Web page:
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THE ABS DATA QUALITY FRAMEWORK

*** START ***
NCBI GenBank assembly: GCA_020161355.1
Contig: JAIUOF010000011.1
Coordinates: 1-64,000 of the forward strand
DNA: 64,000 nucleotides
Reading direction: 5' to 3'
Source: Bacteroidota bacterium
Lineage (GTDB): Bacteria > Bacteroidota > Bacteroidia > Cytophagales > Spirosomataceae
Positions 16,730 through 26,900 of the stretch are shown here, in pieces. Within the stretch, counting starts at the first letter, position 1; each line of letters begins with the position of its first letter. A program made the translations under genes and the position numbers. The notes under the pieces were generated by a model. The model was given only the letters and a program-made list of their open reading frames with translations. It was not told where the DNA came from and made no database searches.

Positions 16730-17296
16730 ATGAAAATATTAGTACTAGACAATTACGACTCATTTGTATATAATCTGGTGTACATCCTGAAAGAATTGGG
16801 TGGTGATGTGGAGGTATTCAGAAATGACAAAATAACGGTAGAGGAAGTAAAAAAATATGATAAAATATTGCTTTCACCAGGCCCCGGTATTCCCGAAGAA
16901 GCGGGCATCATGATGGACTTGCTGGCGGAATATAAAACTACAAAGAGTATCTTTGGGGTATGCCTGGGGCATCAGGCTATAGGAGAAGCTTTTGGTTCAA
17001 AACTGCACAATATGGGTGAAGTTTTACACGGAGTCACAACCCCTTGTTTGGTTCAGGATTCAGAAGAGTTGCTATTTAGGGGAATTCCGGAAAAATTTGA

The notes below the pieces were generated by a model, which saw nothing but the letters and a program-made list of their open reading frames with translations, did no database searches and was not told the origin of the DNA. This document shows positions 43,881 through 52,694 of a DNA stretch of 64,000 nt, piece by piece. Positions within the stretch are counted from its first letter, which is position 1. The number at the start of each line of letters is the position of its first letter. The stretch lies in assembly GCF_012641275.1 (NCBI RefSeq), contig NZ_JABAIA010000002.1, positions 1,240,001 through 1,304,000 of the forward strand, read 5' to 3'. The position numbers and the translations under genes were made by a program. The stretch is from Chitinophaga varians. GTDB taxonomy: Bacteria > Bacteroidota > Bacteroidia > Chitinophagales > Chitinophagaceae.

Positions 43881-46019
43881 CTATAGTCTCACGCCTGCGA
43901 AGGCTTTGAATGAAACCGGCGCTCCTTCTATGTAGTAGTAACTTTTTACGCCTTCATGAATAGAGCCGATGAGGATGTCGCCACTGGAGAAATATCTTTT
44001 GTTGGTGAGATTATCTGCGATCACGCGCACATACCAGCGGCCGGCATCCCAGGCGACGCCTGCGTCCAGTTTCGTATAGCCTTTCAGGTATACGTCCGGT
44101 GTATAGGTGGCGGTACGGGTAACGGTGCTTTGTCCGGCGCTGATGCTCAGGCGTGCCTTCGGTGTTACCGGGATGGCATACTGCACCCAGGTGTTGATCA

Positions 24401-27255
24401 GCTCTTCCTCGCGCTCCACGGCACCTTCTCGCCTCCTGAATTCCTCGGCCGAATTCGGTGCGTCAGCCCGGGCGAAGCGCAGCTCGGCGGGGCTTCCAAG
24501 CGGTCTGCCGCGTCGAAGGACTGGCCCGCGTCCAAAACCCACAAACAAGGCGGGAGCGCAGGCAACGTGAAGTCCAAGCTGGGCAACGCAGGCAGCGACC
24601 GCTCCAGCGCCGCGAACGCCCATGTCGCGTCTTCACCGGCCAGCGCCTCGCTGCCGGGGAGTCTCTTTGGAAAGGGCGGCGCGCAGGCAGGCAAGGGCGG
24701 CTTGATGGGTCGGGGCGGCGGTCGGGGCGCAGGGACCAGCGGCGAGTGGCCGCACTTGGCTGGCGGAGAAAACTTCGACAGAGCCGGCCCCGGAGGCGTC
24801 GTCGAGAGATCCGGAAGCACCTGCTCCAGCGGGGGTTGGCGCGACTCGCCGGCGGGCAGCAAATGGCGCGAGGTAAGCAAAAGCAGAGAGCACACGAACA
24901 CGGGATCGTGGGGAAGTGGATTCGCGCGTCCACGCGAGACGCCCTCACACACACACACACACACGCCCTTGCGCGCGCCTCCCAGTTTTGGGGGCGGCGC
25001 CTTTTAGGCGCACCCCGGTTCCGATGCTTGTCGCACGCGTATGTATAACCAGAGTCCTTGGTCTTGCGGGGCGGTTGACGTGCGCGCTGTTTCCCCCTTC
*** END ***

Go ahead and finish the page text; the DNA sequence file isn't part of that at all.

In using this framework, it is important to understand that these six dimensions of quality are not independent of each other. The various elements of quality have a complex relationship and any action taken to address or modify one aspect of quality may affect one or more of the other elements. For example, all the other dimensions of quality impact on relevance and information provided to ensure statistics are interpretable will also serve to define coherence. Inevitably trade-offs must also be made between accuracy and timeliness, between continuity over time and revisions, between depth and completeness and response burden on data suppliers. Despite such dependencies and conflicts, the six dimensions can provide a useful basis for examining how quality should be managed within a statistical organisation. Achieving an acceptable level of quality is the result of addressing, managing, and balancing the various factors or elements that constitute better quality. Paying attention to the program objectives, the major uses of the data, costs and conditions that affect quality and user expectations is also important in determining an acceptable level of quality. The decision and actions that achieve this balance are based on knowledge, experience, reviews, user consultation and feedback, and judgement.